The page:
Even though we are all aware that green jobs have a lot of benefits, we sometimes fail to pay enough attention to the challenges that we have to face in the process of going green. Overcoming them is becoming increasingly important because of the current growth rate of the green jobs sector.
The challenges are manifested in various aspects, which means that we have to employ various skills and knowledge if we are to deal with them successfully. Let’s have a look at the most prominent ones, which we have to take into account if we want to help our business go green(er).
Depending on where you live and work, you are feeling the consequences of the global economic crisis to a smaller or greater extent. Whenever there is a difficult period, there’s less money, which is especially difficult for green businesses, such as those relying on renewable energy sources, since governments are likely to lower or completely withdraw incentives for using such sources. Similar economic challenges also occur when there are major political shifts and when various government programmes are cancelled overnight.
Having to charge more
The fact that most green products and services cost more than the competition is not very helpful when people are looking to cut their expenses as much as possible and are ready to commit more energy to find cheaper products or services. Consequently, the fewer green products they buy, the worse conditions for growth and development of the manufacturing companies.
The most important product used on a daily basis, such as food or cleaning agents, cost more if they are organic, which means the manufacturers have to persuade people to pay more than they would for traditional products by emphasising the benefits and values of green products. Some consumers would like to support the idea, but can’t afford it, so they try to make a compromise. Still, unless there’s a growth in demand, there’ll be no development of the practice.
A recent survey found out that while many people would be willing to pay up to ten percent more for a greener product or service, that number plummets when it comes to paying more than ten percent more. To put it simply, most people are still more interested in how green their wallet is than in doing their bit for the environment.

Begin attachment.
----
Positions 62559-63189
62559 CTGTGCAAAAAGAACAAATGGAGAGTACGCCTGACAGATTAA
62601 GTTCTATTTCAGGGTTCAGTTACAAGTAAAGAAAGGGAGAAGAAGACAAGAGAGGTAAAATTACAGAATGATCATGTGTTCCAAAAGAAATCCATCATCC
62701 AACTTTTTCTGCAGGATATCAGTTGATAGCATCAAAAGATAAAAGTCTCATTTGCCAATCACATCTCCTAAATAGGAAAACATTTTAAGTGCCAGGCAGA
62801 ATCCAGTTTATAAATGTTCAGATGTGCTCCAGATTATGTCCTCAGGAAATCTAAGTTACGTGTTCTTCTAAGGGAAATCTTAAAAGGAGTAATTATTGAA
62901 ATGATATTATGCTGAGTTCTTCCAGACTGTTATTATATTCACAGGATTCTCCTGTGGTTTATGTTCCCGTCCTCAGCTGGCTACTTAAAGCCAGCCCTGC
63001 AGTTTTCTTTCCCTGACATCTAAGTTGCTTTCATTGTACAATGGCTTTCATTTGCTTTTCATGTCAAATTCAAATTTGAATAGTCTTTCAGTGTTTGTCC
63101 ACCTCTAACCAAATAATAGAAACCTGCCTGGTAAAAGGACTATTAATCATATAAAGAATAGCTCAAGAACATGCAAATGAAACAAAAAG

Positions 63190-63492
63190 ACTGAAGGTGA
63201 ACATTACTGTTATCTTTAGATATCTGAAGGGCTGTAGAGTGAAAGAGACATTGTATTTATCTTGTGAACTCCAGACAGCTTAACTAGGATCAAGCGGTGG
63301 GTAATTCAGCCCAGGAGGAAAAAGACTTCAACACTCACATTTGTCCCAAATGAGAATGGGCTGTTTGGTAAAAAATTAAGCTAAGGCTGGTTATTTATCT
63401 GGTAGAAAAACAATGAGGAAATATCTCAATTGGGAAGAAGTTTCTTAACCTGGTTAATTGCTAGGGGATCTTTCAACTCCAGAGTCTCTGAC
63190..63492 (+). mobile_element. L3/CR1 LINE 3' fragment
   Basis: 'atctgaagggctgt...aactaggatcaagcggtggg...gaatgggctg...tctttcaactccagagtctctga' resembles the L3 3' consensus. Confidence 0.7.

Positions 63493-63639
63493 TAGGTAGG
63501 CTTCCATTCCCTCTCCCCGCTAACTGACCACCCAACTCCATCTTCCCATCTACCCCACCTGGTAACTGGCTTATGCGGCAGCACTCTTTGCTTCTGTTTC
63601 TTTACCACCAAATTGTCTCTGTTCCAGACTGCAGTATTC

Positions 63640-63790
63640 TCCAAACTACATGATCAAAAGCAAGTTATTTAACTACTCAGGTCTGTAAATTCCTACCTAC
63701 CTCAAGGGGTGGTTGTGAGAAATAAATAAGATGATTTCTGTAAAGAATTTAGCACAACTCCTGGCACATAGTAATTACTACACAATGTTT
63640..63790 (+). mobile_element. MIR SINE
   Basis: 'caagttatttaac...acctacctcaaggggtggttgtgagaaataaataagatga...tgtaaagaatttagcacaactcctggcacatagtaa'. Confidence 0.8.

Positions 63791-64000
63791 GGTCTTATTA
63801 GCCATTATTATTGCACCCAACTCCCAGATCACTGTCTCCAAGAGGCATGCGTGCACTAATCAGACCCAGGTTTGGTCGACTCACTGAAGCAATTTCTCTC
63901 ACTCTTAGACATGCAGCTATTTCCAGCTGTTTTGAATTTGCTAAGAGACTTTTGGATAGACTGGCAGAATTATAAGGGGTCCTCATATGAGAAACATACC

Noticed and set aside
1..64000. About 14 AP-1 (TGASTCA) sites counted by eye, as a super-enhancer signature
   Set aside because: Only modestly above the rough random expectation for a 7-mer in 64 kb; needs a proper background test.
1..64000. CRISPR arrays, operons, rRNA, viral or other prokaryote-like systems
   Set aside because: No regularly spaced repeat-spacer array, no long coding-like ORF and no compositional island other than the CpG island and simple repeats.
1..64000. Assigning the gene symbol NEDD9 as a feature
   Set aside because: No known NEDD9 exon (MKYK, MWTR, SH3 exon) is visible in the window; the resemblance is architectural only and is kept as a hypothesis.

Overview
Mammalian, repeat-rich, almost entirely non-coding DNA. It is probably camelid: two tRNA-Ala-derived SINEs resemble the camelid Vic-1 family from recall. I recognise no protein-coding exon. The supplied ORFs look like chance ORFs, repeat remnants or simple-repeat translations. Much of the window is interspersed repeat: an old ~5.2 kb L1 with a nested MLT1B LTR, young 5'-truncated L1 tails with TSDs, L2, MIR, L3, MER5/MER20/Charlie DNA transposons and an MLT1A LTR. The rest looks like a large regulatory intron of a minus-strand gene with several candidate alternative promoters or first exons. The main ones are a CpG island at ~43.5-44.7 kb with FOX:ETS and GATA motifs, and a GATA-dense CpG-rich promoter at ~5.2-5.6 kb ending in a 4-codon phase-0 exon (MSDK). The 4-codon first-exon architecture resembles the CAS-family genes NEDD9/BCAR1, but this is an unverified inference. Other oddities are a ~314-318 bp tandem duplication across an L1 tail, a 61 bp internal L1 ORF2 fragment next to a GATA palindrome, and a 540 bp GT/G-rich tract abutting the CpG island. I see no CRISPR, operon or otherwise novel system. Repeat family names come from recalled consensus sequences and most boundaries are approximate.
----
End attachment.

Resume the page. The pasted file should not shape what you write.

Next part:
Naturally, every revolutionary idea or movement had many sceptics, who were uncertain about the novelty to the point that they constantly provided opinions why something wouldn’t work. Going green is no exception. The most commonly used argument is that investments in green businesses are not cost-competitive and that by investing in those industries, governments have less money for other, more lucrative investments, which means fewer jobs.
Other type of sceptics are more concerned with the quality of product and they don’t believe that a bar of organic soap is as efficient as a regular one, for example. Similarly, they refuse to believe that solar panels can produce enough energy to heat all the water necessary for a whole household and will never admit that electric cars are the future.
Lack of properly trained workers
It may come as a surprise to learn that despite the overall progress in various fields, there is still a lack of qualified employees in some green businesses. Some fields, such as the increasingly popular geotechnical engineering, are trying to turn as many aspects of their business green as possible and for that, they need people who have received appropriate knowledge.
Perhaps it would be more precise to define this problem more as a lack of appropriate training and adequate skill sets than as a shortage of people, but regardless of how we frame it, the issue is present and burning.
Although it’s safe to say that each industry has some specific features and problems related to being more environmentally friendly, there are still some general problems that affect each branch. Knowing what the underlying problems are is key to being able to create an appropriate strategy for dealing with them and overcoming them.